Nominalization in Medical Papers: A Comparative Study

Wenyan GAO

Abstract


Medical writings are generally standardized in language and concentrated on highly technical terms, but it can be difficult to understand due to its many forms and complexity as well. This paper adopts Hallidayan Functional Grammar to analyze nominalization in EMP (English for Medical Purpose) and the role played by it.

With a corpus of Discussion Sections of 10 authentic medical papers by native English writers and 10 by Chinese academic writers drawn from very influential medical journals, the author has carried out a formal comparative analysis of three aspects: frequency of nominalization, lexical density.

Firstly, what the author has attempted in this paper is to convince the readers that nominalization is a most powerful device in English by touching upon the relevant aspects with regard to nominalization: its wide range of morphological types as well as its typical functions in constructing EMP. Nominalization makes the whole text a solid block of information. Hence, the messages transferred by EMP allow little doubt or argument. It is shown that the roles played by nominalization are in accordance with the special requirements of EMP.

Secondly, by identifying, analyzing and interpreting the nominalization in medical papers written by native English writers and Chinese writers from three aspects: the frequency of nominalization, lexical density and thematic progression, it has been found that nominalization accounts for the higher percentage for native writers, which serve to organize texts and might be the reason for their fluency and coherence.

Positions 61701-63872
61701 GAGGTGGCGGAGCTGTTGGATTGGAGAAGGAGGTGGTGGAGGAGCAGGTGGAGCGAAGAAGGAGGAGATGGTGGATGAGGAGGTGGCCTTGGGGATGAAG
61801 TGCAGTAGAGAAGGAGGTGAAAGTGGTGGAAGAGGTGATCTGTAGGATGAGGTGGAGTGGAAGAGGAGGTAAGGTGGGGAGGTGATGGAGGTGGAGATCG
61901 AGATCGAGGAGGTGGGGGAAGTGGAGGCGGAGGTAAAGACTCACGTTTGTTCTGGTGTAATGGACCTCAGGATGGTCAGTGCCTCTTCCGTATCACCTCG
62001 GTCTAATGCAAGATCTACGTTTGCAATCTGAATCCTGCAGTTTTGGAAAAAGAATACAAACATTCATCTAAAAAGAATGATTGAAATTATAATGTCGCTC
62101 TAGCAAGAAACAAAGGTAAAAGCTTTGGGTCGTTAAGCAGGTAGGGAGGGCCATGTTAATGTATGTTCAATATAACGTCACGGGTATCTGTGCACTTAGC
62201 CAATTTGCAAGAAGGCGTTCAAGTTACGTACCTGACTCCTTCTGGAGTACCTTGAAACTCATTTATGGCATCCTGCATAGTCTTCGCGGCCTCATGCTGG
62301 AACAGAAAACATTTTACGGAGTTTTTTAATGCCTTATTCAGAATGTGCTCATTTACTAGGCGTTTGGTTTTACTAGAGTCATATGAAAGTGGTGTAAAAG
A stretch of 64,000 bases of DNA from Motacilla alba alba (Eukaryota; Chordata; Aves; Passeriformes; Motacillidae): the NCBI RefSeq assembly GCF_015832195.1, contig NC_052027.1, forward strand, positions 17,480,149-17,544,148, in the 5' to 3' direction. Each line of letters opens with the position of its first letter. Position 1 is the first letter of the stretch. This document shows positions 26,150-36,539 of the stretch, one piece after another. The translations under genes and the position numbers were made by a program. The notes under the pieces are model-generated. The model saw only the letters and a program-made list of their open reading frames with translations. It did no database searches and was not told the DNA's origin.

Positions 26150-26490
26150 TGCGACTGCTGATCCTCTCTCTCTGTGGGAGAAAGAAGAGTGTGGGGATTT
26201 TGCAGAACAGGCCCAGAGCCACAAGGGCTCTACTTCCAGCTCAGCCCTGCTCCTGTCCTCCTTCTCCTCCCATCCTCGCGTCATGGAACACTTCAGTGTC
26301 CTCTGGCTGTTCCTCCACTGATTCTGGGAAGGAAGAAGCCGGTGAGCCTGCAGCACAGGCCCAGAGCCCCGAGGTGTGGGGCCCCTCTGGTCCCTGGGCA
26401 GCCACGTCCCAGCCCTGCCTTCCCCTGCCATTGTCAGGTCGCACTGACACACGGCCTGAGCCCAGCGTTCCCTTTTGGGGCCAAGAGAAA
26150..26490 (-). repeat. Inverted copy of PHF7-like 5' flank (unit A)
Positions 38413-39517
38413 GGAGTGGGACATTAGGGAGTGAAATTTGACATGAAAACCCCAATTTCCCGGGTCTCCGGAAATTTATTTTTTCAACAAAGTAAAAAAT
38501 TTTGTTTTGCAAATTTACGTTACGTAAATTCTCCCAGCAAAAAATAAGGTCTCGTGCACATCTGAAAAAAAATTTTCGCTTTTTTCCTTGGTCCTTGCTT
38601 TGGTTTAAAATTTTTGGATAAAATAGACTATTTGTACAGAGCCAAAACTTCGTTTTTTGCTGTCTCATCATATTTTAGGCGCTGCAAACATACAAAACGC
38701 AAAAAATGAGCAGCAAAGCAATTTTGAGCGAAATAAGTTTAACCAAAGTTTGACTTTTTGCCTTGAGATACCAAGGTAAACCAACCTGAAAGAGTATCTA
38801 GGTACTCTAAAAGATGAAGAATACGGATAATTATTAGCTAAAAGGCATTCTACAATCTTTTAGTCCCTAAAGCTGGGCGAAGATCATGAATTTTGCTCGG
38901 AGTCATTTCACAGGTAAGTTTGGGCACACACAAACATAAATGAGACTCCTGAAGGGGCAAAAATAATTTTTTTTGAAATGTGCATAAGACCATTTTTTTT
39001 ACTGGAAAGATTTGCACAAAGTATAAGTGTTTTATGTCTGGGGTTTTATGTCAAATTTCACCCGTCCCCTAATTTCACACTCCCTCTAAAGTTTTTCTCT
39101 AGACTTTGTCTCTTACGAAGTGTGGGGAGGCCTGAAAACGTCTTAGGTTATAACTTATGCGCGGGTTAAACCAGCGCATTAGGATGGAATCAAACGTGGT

This paper suggests that nominalization plays a crucial role in building the logical structure of medical English papers and improving its formality. The results of the analysis show that Chinese writers have significantly insufficient use of nominalization in their medical papers. Accordingly, in teaching English academic writing to Chinese, attention should be paid to the application of nominalization. The author hopes that this paper will yield some insights and contribute to the studies of grammatical metaphor and the teaching of writing medical papers in China.

Key words: Grammatical metaphor; Nominalization; English for Medical Purpose


Keywords


Grammatical metaphor; Nominalization; English for Medical Purpose



DOI: http://dx.doi.org/10.3968%2Fj.sll.1923156320120401.1750

Refbacks

  • There are currently no refbacks.


Reminder

How to do online submission to another Journal?

If you have already registered in Journal A, then how can you submit another article to Journal B? It takes two steps to make it happen:

1. Register yourself in Journal B as an Author

Find the journal you want to submit to in CATEGORIES, click on “VIEW JOURNAL”, “Online Submissions”, “GO TO LOGIN” and “Edit My Profile”. Check “Author” on the “Edit Profile” page, then “Save”.

2. Submission

Go to “User Home”, and click on “Author” under the name of Journal B. You may start a New Submission by clicking on “CLICK HERE”.


We only use three mailboxes as follows to deal with issues about paper acceptance, payment and submission of electronic versions of our journals to databases: caooc@hotmail.com; sll@cscanada.net; sll@cscanada.org

Copyright © 2010 Canadian Academy of Oriental and Occidental Culture
Address: 730, 77e AV, Laval, Quebec, H7V 4A8, Canada

Telephone: 1-514-558 6138
Http://www.cscanada.net
Http://www.cscanada.org
E-mail: office@cscanada.net; office@cscanada.org; caooc@hotmail.com